Extremity injuries sustained in aquatic environments require unique considerations compared with injuries sustained on land. Knowledge of these considerations is becoming more important as aquatic recreational activities increase in popularity. Aquatic injuries may occur through mechanical contact with a variety of different objects or surfaces, such as a recreational device or watercraft part, or may occur through contact with marine animals. Marine animal injuries can be further categorized into bites, stings, or blunt contact, as well as venomous or nonvenomous, distinctions that should be used to guide clinical management. Numerous instances of retained foreign bodies after marine animal stings exist, which can result in infection and prolonged envenomization; thus, radiographic examination should be routinely performed in aquatic sting injuries to prevent these harmful sequelae. Any aquatic injury resulting in an open wound has an increased risk for infection, and prophylactic antibiotics must be given with consideration for the unique microbiologic flora of the aquatic environment.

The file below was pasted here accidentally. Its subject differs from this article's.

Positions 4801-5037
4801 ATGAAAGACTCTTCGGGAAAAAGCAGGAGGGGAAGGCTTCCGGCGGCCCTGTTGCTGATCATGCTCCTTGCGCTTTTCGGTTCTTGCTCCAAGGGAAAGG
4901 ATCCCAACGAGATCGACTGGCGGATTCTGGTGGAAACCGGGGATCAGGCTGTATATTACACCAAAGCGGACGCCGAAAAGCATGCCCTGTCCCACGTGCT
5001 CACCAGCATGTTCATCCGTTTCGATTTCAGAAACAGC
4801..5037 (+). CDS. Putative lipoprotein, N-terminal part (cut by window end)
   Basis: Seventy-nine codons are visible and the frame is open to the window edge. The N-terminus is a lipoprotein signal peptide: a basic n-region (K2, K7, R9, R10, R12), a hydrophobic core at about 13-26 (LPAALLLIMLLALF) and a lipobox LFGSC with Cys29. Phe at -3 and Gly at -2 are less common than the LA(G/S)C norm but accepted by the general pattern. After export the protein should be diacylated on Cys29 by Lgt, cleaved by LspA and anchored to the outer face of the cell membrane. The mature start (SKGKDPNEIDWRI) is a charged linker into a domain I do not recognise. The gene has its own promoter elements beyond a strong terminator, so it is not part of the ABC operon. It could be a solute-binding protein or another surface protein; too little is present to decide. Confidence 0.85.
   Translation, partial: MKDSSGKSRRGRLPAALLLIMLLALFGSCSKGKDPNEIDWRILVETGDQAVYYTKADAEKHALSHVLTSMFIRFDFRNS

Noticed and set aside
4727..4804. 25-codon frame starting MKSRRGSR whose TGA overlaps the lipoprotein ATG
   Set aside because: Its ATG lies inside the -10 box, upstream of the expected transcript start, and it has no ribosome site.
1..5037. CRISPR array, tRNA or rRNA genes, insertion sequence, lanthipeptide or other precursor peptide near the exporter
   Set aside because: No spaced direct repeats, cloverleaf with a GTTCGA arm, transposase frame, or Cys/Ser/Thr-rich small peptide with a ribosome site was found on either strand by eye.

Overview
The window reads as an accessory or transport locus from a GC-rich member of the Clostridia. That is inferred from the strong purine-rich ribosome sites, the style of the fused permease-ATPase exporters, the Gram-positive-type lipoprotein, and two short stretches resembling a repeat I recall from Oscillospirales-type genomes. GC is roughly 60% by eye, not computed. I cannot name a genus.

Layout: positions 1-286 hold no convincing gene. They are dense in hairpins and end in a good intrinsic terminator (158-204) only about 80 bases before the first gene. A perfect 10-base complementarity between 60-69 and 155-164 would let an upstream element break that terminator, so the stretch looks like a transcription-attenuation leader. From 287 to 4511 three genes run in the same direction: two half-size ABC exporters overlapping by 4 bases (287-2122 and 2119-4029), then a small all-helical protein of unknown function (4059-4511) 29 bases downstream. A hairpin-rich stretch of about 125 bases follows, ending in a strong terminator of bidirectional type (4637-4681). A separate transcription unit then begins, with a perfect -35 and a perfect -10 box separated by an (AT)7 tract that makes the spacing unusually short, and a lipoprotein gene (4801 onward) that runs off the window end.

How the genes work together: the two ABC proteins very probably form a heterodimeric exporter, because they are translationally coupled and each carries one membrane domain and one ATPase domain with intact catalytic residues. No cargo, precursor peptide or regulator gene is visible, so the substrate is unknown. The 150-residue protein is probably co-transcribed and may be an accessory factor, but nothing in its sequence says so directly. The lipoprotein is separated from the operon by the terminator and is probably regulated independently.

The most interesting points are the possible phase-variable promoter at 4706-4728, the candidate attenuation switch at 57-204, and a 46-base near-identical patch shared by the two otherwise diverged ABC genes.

From the Washington University School of Medicine in St. Louis, St. Louis, MO.
Dr. Brophy or an immediate family member is a member of a speakers' bureau or has made paid presentations on behalf of Arthrex and serves as a board member, owner, officer, or committee member of the American Academy of Orthopaedic Surgeons and the American Orthopaedic Association. Neither Dr. Bernholt nor any immediate family member has received anything of value from or has stock or stock options held in a commercial company or institution related directly or indirectly to the subject of this article.